WikiLeaks cable: Demarche on Tokelau and Swains Island

Photo / Mark Mitchell
Photo / Mark Mitchell

This is one of the cables about New Zealand held by Wikileaks.

April 17, 2007
SUBJECT: DEMARCHE TO GNZ ON TOKELAU AND SWAINS ISLAND


Classified By: DCM David J. Keegan, for reasons 1.4 (b) and (d).

1. (C) Summary: As instructed Reftel, PE Couns met with
Tokelau Administrator David Payton to request that the GNZ
publicly reaffirm that Tokelau does not/not have claim over
any American Samoan island presently administered by the
United States, including Olohega, or Swains Island. Payton
confirmed that New Zealand agrees Tokelau does not have claim
to the island and he promised GNZ would consider the request.
He said that when Tokelau leader Koulouei O'Brien said a
self-governing Tokelau could discuss ownership of Swains with
the United States, he meant to draw attention to the benefits
of self-government, not make a territorial claim. PE Couns
said that even if that were the intent the remarks are
unfortunately impeding Tokelau's efforts to encourage closer
relations with American Samoa. Post recommends that Interior
DAS David Cohen discuss American Samoa's position on this
issue with GNZ officials during his April 30 visit to Wellington.

End Summary.

2. (SBU) On April 17, PE Couns delivered reftel diplomatic note to David Payton, Tokelau Administrator at the Ministry of Foreign Affairs and Trade (MFAT). Payton said he would have his legal team look at our request, and anticipated that the lawyers would have no difficulty understanding our concerns. He stressed that Swain's identity is "finished business" to New Zealand, and the GNZ would stand by the
treaty.

3. (SBU) Payton said that Tokelau's population of 1,500 could not possibly manage the burdens of self-government alone. As part of New Zealand's efforts to nudge Tokelau to self determination, GNZ officials have encouraged Tokelau officials to reach out to the world-wide Tokelauan community (who represent 90% of all Tokelauans) and ask for their support. The GNZ has also recommended Tokelau's leaders
explain the benefits of self government to overseas Tokelauans, who will not be not allowed to participate in the referendum but will strongly influence the voters in Tokelau. O'Brien made his remarks in March while he and other Tokelau leaders were on such an outreach visit to New Zealand. O'Brien later told Payton he meant his comments to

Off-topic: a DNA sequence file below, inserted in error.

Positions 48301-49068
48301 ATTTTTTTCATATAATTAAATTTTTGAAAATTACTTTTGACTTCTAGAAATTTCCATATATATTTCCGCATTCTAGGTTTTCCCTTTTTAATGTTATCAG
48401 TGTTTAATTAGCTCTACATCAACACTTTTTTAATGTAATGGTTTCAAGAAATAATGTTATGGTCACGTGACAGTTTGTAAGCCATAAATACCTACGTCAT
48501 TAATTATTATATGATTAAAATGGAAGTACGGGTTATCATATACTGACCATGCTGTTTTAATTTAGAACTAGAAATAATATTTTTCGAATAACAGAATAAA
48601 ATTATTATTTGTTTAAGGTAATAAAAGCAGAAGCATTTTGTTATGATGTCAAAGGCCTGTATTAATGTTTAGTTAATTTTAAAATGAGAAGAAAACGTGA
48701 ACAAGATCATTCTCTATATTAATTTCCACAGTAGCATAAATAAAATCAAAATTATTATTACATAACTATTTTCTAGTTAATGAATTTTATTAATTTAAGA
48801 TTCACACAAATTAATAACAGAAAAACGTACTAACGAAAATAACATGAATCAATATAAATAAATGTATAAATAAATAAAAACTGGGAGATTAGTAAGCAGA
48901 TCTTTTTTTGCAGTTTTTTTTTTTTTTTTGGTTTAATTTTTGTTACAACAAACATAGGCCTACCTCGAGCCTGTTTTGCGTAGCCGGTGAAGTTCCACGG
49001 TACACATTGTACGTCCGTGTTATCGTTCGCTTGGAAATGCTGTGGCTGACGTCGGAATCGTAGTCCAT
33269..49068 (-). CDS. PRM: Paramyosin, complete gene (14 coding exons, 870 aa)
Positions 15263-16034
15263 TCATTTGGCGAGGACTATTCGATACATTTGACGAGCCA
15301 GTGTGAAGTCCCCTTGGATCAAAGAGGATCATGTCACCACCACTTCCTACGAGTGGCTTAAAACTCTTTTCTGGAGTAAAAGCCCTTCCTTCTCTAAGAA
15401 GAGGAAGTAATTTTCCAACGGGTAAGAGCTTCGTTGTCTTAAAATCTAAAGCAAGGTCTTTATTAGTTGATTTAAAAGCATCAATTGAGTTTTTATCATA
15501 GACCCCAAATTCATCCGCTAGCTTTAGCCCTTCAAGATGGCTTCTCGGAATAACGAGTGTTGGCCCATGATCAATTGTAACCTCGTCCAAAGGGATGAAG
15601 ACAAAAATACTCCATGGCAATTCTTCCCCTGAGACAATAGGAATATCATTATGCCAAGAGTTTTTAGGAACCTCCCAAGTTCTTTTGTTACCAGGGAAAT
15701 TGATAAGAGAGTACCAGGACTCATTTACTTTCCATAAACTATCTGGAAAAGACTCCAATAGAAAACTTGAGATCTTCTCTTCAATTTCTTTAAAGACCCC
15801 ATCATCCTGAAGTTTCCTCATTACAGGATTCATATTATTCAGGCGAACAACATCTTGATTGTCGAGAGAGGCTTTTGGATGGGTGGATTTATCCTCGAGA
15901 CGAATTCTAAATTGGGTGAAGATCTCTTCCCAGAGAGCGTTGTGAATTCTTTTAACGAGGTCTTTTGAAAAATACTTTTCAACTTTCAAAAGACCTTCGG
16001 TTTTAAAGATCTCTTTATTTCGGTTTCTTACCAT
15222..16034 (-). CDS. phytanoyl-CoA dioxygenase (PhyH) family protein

demonstrate to Tokelauans that one benefit of self government would be that the island could discuss its concerns directly with foreign officials rather than through the GNZ. O'Brien said that because Tokelau cannot do this now, it has lost the chance to get certain forms of economic assistance from the EU.

4. (C) PE Couns said that if this were part of Tokelau's
effort to reach out to potential partners it was
unfortunately having the opposite effect, as American Samoan
officials have told USG officials they find O'Brien's
comments troubling. One American Samoan official had
discussed the comments and the draft constitution with the
other two leaders, and found they agreed with American
Samoa's position. Payton confirmed that the other leaders
have been appalled by O'Brien's comments. He asked why the
American Samoan Governor had not raised the Swains issue
during his recent and successful trip to Tokelau. PE Couns
suggested the Samoans had possibly not wanted to embarrass
their hosts. Payton said that during the visit, both sides
had reportedly discussed using Swain's as a starting point
for commerce between American Samoa and Tokelau. He said
that Tokelau's interest in Swains reflected a belief that the
people on Swains are Tokelauan and therefore family. Tokelau
does not want the island as its territory. PE Couns said it
would be helpful for New Zealand to encourage Tokelau to make
this explicit with American Samoan officials and others. She
reminded Payton that increased cooperation in the Pacific
Islands has been a cornerstone of the improving US-NZ
relationship.

5. (C) Post will continue to follow up on reftel request,
including by double tracking with the Americas desk and
others at MFAT. We also believe it would be helpful if
Insular Affairs DAS Cohen explained American Samoa's views on
Swains when he meets with MFAT officials during his April 30
trip to Wellington.

McCormick

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